Over the last fifteen years there has been so much discussion, thought and implementation of leadership programmes in most organisations. Leadership training has been the default way for some companies to support the transition of managers to competent leaders. Now, I think there are blurred boundaries in some cases about good management and competent leadership. Can you have one without the other, given the expectations that are placed on middle managers who aspire to become senior leaders?
McKinsey&Company published an article last year entitled “Why leadership-development programs fail”. In this article four key elements that are often missing from leadership development programmes are outlined. The first one being about how context is key. Leaders in one context may be successful, but in another context unsuccessful, or in the eyes of some, fail at a given leadership taks. Given this and several other elements discussed in this article, I feel it is essential to maintain bespoke and tailored programmes that hold identity and culture as central values of the development process.
The Calibre Leadership Programme that will be running for the third year at Imperial College in 2016 aims to do just this. As a flagship leadership programme for disabled staff in the sector and beyond, the social model of disability is placed at the core and recognising disability as a clear and distinct strength. The genesis for the course was the invisibility of disabled people at all levels of the College. There were clearly extremely skilled staff not being provided with the correct opportunity for them, and as a result talent was not being harnessed in the right way. By providing the correct framework underpinning the kind(s) of leadership development that would work for them, with the context they are working in, there has been a positive cultural shift in the workplace.
Dr Ossie Stuart has worked with Imperial College to design this innovative, personal and empowering course, for both staff and their managers. Its aims are to enable disabled people to realise their work goals, learn from peers, find a voice in the workplace and define their own boundaries in relation to declaration and disclosure. I have been lucky enough to co-deliver, with Dr Stuart and a disabled leader in my team and have seen the positive impacts this approach has had on participants. I have also analysed the impact of the programme using pre- and post- evaluation questionnaires for all three cohorts. Participants have stated that Calibre has given them more confidence, enabled them to speak up in the workplace, get involved in more challenging work projects and supported them to consider leadership vantage points. On average paritcipants move three points up the evaluation scale ( from a 2 to a 5, the highest score). It is clear that Calibre delivers what it sets out to and is a way of integrating context and culture into a leadership programme.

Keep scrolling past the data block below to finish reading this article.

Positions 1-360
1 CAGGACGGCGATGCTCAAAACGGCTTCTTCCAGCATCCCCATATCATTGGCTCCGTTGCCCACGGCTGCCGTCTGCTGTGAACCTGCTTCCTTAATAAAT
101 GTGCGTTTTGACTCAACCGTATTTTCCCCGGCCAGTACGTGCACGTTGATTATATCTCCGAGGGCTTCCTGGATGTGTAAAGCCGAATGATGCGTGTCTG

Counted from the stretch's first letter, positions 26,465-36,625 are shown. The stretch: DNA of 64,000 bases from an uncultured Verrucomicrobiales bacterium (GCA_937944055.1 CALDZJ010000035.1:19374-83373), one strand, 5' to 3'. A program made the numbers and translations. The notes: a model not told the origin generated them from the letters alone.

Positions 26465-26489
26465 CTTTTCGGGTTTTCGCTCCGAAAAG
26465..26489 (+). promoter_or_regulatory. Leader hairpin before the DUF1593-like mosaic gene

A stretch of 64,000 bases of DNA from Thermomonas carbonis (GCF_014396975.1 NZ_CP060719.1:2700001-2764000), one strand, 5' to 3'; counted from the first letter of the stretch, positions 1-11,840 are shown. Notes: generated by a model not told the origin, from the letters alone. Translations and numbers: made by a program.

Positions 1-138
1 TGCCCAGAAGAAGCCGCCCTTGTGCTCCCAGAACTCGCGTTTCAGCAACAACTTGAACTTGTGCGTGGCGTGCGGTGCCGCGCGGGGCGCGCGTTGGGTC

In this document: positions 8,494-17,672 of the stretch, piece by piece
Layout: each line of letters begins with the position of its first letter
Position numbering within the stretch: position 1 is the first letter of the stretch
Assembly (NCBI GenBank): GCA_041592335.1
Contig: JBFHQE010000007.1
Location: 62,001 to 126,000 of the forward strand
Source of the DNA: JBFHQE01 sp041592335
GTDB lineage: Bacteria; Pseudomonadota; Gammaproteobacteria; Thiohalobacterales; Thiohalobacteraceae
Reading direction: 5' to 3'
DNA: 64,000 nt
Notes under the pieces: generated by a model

I am pleased to say the next cohort will start on 13 January 2016 at Imperial College. If you are interested in attending all information can be found at http://www.imperial.ac.uk/equality/support-for-staff/training/calibre/. I look forward to having you on the programme and hearing your thoughts about leadership in context.